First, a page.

None of those skills is exclusive to people with college degrees.
One of the things that’s badly hurting the Democrats these days is the wing of the party that displays open hostility to blue collar voters. The view in that corner of the party is that these poor uneducated masses just don’t understand that their own self interest lies in the policy prescriptions favored by college-educated readers of The New York Times.
Barnes does not appear to suffer from that affliction. In his announcement video he said, “There are no idle hands here, no load we haven’t carried. No one waiting for a handout or free pass. But hard work isn’t paying off like it used to. The system isn’t working. We see so many people who are working longer hours and harder, often times for much less.”
Seems to me that that strikes the right tone and to a great degree.
Welcome to the 155th consecutive day of posts here at YSDA. Thanks for reading!
4 thoughts on “Barnes’ Gets Third Degree Over His Degree”
I’m finding the hostility to the concept of white privilege to be curious on this blog. I guess it’s a way to position into the center? My issue is that one has to really work around a lot of facts to take that angle. For instance, this article says that since college degree holders earn so much more than those without, that’s more of a privilege than white privilege.
The problem with that angle is that the wage gap between black and white persists when controlling for education. I could cite sources but I don’t know if I can insert links – regardless it’s easy to find these studies.
Are white people somehow better and more deserving people, or is there a societal privilege structure that makes otherwise similar people earn less? What is the reason for this gap?
Regardless of the white privilege aside in the post, I definitely agree that college degrees are over emphasized. College entry and success has so much to do with factors besides pure intelligence and talent, and most of the wisest people I trust do not have degrees.
I personally believe that people in laboring class jobs are not worth less than those in middle or high class jobs. We saw this with essential workers during the pandemic.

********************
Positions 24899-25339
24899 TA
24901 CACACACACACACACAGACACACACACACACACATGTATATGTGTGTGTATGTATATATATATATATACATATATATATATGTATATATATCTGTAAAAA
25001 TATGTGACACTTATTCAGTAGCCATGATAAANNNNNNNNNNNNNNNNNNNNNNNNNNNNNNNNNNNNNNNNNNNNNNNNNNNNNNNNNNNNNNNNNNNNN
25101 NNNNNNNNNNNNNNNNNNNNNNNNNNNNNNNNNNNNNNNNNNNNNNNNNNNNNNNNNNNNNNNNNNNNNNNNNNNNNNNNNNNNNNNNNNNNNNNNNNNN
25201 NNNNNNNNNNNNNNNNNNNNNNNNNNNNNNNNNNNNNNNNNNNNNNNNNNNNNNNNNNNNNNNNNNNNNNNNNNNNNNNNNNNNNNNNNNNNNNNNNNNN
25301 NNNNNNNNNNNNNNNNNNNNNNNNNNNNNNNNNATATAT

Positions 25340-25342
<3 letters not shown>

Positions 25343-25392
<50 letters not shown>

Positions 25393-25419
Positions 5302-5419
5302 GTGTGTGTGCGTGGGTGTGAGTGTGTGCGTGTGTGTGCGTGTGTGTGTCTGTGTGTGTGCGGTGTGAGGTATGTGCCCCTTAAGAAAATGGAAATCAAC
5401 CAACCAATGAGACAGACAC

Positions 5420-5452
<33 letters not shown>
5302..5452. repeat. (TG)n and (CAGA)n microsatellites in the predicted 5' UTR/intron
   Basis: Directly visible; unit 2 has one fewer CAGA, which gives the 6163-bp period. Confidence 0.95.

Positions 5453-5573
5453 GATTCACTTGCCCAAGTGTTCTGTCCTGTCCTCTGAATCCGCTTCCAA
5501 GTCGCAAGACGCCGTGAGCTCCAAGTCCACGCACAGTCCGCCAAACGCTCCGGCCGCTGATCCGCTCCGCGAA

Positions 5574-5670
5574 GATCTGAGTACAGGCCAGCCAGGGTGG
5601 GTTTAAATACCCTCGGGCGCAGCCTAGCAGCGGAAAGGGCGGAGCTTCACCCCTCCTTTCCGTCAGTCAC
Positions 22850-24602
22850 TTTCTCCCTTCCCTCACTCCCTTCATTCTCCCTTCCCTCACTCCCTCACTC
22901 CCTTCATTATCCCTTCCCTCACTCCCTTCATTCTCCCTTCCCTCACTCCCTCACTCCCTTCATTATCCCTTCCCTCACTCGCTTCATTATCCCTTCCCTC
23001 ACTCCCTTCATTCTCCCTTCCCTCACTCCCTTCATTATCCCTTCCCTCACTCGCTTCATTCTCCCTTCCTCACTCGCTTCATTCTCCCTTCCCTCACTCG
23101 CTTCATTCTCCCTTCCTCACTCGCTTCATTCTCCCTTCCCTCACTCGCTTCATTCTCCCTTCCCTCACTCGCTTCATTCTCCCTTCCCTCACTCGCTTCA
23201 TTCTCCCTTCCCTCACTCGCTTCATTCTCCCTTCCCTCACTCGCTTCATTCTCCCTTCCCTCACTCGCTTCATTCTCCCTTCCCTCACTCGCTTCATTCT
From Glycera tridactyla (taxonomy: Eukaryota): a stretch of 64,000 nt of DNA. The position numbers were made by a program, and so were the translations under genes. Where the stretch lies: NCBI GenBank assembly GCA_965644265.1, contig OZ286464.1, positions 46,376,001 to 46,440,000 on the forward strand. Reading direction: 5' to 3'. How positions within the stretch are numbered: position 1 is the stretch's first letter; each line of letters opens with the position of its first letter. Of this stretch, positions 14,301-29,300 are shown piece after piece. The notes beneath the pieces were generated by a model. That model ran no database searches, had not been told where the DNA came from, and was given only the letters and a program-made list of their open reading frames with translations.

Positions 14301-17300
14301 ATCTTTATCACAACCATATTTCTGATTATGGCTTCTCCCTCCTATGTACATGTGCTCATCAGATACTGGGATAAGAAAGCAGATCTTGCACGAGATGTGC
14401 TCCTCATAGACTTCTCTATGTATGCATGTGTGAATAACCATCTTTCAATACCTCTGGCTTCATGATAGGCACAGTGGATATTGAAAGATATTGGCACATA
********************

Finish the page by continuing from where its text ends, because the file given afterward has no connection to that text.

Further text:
While I doubt I could convince moderates to embrace the full extent of my perspective and policy changes that I’d advocate on this topic, I hope that perhaps moderates could agree that income inequality is an issue in our society that should be addressed to some degree through policy. That goes to closing the wage gap between college educated workers and not.
I would like it if people generally didn’t go to college just so they can “get a good job”, but instead went to college because they are actually interested in it. In other words, I’d like it if all people who didn’t want to go to college would still have reasonable opportunity to “get a good job” too.
It’s not that I don’t think that some of us (including me) have had some advantages based on race. But, as a political concept, I think it’s just disastrous. If you have a high school education and live in rural America the idea of having privileges based on your race is both odd and alienating. You’re not feeling very privileged as wealth and power move to cities and, if you live in an all-white community, you’re not sure who you’re privileged in relationship to.
You think it’s alienating to for a rural white person to hear words, imagine how alienating it is to be a person of color wondering why it’s so hard to just find a doctor who won’t treat you like trash.
There’s the truth, but that’s different than acceptable political discourse… I guess I’m naïve to think that people should be just told the truth?
I think there are a lot of words in the English language and that you can accomplish talking about the truth and being politically astute at the same time.